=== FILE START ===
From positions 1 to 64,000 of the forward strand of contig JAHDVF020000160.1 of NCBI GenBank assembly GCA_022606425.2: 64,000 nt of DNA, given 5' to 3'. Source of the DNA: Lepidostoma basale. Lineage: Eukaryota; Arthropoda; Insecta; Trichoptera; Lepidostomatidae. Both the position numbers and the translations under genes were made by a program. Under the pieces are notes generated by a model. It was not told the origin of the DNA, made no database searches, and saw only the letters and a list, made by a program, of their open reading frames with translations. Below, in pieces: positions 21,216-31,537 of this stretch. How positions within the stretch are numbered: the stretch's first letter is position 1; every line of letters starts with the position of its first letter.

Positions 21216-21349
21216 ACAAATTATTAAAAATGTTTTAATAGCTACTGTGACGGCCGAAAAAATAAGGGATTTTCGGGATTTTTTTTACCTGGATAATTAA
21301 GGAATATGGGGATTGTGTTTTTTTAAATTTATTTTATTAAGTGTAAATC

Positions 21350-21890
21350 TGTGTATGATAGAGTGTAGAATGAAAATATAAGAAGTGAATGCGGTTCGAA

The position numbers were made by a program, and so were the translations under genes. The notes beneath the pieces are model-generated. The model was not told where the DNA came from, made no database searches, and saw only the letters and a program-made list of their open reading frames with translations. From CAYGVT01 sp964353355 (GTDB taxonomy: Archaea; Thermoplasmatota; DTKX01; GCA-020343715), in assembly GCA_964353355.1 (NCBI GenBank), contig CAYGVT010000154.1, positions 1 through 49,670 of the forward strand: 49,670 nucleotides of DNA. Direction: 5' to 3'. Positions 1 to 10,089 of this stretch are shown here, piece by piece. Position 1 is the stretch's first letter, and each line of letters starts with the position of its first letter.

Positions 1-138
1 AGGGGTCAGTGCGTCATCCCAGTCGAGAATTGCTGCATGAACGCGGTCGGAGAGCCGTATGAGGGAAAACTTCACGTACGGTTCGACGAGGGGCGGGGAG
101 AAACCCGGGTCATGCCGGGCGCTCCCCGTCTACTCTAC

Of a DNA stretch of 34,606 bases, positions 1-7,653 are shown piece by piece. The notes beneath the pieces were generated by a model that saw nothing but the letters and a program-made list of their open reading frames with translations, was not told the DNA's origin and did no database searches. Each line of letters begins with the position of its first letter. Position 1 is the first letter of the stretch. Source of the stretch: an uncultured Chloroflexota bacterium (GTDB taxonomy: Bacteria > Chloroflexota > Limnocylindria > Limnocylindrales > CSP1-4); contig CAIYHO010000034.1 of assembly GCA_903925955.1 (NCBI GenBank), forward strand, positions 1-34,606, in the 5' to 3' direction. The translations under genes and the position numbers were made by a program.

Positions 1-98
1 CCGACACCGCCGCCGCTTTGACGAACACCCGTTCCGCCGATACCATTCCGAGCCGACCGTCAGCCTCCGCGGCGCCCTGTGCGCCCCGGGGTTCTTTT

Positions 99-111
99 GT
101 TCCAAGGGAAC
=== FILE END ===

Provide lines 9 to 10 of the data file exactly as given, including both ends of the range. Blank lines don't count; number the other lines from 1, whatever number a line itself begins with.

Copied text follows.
1 AGGGGTCAGTGCGTCATCCCAGTCGAGAATTGCTGCATGAACGCGGTCGGAGAGCCGTATGAGGGAAAACTTCACGTACGGTTCGACGAGGGGCGGGGAG
101 AAACCCGGGTCATGCCGGGCGCTCCCCGTCTACTCTAC